TUCSON, Ariz. (KOLD News 13) – The Pima County Sheriff’s Department and city of Tucson are working to address mental health needs in the community while taking pressure off law enforcement.
”When someone calls into 911, they feel they need a quick response, but it might not be the correct fit for our firefighters or police officers to respond,” said Sarah Launius, the director for the Community Safety Health and Wellness Program in Tucson.
The program was created last year and aims to bridge the gap between local agencies and address mental health, substance abuse and homelessness.
“Make the connections up front to prevent those calls from going there in the first place to focus on helping before it gets to the crisis stage,” said Liana Perez, the Deputy City Manager.
The Tucson Police Department said it will soon have more than 80 community safety officers to handle lower-level calls.
“They will be a critical component with how we address some of these issues,” Perez said.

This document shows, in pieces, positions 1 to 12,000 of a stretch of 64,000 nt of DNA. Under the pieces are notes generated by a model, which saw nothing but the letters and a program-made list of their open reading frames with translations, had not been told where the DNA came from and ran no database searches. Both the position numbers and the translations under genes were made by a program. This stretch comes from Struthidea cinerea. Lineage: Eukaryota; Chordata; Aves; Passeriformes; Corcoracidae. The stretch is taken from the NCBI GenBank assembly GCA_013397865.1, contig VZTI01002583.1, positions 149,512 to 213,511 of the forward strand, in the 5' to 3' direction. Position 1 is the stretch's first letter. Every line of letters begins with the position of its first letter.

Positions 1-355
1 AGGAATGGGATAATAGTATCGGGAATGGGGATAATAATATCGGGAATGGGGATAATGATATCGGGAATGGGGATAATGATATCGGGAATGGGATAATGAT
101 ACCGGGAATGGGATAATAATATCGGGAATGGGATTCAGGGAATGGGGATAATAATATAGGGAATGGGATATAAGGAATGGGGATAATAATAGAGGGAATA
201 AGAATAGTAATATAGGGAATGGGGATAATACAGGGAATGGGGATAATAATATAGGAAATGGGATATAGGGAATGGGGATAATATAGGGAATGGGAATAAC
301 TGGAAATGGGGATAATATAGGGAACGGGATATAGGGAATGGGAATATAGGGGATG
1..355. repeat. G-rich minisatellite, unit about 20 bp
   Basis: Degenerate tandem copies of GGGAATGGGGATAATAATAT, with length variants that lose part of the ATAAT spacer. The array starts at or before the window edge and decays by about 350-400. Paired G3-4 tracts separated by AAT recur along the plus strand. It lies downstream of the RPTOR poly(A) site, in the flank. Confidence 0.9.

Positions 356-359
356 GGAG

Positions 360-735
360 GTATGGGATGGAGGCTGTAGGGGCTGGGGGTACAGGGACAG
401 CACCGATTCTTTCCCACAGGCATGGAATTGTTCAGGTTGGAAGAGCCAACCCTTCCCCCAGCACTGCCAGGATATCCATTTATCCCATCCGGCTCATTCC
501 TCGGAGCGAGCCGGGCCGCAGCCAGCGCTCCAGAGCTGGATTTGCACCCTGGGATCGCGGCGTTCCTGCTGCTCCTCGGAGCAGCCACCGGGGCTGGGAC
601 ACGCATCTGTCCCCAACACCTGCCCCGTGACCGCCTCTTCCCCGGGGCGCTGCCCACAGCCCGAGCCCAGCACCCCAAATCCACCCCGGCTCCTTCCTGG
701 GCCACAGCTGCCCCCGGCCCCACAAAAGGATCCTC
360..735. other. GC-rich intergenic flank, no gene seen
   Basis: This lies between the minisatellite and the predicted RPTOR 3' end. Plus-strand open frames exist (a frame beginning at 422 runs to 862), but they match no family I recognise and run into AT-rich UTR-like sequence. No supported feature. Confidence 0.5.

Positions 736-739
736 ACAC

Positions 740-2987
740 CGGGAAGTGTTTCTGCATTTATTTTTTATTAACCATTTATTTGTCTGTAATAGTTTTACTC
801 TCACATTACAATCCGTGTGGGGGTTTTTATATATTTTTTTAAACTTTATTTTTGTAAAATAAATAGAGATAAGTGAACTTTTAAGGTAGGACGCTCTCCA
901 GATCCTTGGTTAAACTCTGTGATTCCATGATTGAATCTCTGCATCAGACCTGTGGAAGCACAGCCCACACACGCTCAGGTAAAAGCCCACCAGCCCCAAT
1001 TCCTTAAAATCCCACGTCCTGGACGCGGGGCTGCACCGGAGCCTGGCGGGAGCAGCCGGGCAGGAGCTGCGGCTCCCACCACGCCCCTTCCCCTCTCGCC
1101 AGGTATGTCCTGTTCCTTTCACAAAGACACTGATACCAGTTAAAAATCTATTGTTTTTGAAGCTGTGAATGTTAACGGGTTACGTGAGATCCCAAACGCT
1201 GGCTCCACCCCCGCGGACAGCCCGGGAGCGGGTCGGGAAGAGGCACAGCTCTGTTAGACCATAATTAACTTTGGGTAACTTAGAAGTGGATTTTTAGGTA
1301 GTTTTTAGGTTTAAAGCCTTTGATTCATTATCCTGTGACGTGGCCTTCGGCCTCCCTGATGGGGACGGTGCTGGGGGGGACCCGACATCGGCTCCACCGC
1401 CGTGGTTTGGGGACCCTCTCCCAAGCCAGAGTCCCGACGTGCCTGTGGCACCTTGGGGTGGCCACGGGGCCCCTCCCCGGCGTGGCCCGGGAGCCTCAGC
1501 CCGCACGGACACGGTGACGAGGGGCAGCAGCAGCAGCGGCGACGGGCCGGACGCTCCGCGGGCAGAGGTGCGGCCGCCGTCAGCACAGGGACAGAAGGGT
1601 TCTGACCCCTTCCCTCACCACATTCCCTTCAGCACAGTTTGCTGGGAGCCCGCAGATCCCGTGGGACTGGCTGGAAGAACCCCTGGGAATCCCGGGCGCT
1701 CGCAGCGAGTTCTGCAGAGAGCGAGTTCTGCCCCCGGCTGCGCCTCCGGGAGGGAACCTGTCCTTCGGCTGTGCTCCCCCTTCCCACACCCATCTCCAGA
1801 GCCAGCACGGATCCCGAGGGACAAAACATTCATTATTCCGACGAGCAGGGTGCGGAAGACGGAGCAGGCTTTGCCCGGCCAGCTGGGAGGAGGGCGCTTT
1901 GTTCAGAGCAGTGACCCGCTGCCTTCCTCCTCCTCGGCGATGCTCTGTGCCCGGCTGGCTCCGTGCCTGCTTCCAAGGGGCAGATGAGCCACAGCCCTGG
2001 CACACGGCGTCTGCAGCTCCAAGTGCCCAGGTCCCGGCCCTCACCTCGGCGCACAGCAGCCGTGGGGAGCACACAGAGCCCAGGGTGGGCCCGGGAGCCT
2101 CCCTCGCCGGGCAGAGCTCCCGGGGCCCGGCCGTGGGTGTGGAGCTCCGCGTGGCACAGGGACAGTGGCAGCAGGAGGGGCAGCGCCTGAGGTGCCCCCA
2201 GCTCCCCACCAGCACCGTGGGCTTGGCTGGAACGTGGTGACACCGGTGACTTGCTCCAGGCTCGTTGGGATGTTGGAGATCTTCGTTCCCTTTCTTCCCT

The Pima County Sheriff’s Department launched a ‘Crisis Call Transfer’ program in the fall of 2020. 91- Dispatch Supervisor, Joanne Amstutz, said the program has been successful. It gives dispatchers the ability to transfer certain calls to behavioral health experts instead of having deputies respond.
“They’re like ‘Yeah, I don’t have to go to that check welfare call that a mental health professional is going to be called to anyways. I can be out on the street and ready to go respond to that bank robbery or that car theft,’” she said.
Amstutz said one or two crisis professionals may start working from the dispatch center to take calls directly.
“They can read our call texts and get those calls right away because we a lot of times have people disconnect on the transfer so that’s exciting news for us,” she said.
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